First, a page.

High thermal conductivity, light weight，ductility, and excellent machining characteristics make aluminum an obvious choice for many blow mold applications. While the alloying elements usually are added to enhance its ability to be cast and machined do not seriously impair its heat conductivity. Wear resistance has been rated as poor, but some of the high strength aluminum alloys such as 6061 and 7075 have been used successfully in those areas of a mold which come in contact with the plastics and are subject to wear.
Minor repair of dents or nicks to mold cavity edges can usually be made by peening or by mechanically moving material into depressions. The amount of material movement is limited by its ductility which varies with the different alloys of aluminum. Where mold construction conditions permit, some repairs can be made by inlaying pieces of similar aluminum and mechanically fastening them in place. This type of repair is more desirable than welding in that no heat is involved to impair the strength of the aluminum.. For major repairs, aluminum can be successfully welded，but as a result of this process the aluminum becomes annealed thus losing much of its hardness and compressive strength. In consideration of aluminum’s low density of .097 lb/cu in. and its price of $3.50.to $5.00 per lb in 1986，it is one of the lowest cost blow mold materials.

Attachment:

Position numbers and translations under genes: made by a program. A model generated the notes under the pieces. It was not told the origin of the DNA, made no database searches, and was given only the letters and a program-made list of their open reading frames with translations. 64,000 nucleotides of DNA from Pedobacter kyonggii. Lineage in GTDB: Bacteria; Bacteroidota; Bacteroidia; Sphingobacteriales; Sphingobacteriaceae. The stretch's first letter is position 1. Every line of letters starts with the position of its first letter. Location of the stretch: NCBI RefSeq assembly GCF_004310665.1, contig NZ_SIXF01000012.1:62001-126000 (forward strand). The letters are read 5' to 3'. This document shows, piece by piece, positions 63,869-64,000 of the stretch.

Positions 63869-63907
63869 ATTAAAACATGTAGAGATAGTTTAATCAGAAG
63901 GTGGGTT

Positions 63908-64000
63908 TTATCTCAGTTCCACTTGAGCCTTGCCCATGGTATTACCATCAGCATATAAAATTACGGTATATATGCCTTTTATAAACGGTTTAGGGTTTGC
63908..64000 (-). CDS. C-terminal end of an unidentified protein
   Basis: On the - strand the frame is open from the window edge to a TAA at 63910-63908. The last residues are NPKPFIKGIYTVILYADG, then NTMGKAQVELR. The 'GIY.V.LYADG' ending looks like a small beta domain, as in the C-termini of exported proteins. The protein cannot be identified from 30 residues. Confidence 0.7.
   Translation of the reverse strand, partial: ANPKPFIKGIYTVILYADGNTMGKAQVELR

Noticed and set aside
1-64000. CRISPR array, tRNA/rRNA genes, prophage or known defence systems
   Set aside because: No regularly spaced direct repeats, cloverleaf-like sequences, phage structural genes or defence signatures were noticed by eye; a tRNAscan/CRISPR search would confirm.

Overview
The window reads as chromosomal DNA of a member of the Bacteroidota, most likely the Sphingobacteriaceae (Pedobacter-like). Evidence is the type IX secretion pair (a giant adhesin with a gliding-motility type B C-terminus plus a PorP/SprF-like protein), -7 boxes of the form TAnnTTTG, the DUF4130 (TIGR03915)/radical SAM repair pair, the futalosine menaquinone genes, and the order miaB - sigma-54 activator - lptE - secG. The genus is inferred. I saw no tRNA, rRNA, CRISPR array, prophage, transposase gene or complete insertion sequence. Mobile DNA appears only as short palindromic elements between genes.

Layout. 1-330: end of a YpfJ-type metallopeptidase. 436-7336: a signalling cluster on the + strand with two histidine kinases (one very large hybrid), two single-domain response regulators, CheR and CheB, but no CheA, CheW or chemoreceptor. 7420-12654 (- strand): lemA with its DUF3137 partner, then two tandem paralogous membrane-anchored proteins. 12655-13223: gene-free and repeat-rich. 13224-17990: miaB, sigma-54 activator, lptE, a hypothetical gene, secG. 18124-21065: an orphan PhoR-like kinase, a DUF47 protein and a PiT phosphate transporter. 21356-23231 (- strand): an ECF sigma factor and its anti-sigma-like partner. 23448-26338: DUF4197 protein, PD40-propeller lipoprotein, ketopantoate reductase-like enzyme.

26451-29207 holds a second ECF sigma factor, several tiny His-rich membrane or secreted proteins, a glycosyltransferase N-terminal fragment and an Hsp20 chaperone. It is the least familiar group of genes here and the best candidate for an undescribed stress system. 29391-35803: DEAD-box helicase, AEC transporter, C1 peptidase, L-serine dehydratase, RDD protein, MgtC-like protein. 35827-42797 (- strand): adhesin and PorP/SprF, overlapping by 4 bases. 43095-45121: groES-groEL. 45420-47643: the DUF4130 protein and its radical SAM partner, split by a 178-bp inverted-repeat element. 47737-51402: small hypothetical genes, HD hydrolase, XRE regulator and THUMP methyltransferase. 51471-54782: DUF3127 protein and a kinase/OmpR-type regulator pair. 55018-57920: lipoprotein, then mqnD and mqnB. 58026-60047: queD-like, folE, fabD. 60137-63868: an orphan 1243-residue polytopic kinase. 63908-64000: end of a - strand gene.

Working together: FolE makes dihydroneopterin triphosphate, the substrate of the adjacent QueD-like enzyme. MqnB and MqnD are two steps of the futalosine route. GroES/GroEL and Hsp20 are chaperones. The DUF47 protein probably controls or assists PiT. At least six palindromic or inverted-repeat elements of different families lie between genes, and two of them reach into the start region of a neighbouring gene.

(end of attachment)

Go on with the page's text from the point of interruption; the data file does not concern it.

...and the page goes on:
Zinc or the many commercial formulations of zinc alloy have been widely used for molds, primarily for the ease with which they can be cast. Although its thermal conductivity is lower than that of aluminum or beryllium copper, assurance of sound castings precludes the possibility of reduction in conductivity due to porous sections. Porous castings must be avoided for best thermal transfer. It is therefore possible to use zinc for molds having widely drying thickness of wall section which are not practical with other basic Materials that can easily develop porous sections in the heavy areas.
The wear resistance of zinc is only fair. This characteristic probably compares equally with aluminum, such as 2024. Molds have been found to show consequential wear in the areas where the plastics material is squeezed between the mold faces. The resistance of zinc to wear does not compare favorably with that of beryllium copper. Wear such as described above is normally corrected by removing a minimum amount of material from the mold parting faces. Material may be added to the mold to facilitate repairs by standard gas or Heliarc welding and can be displaced by peening or staking.
Zinc has the lowest price per pound, and even though its density runs a close second to beryllium copper, its net cost for mold work is the most favorable. A lower mold, cost is also reflected by the ease with which this material can be machined. As in the case of beryllium copper, weight is an important factor that must be considered in comparison with aluminum.
Steel has not been a popular material for extrusion blow molds due to its relatively low thermal conductivity and its poor resistance to corrosion. For injection blow molds, however, a variety of prehardened and stainless steels are used quite extensively.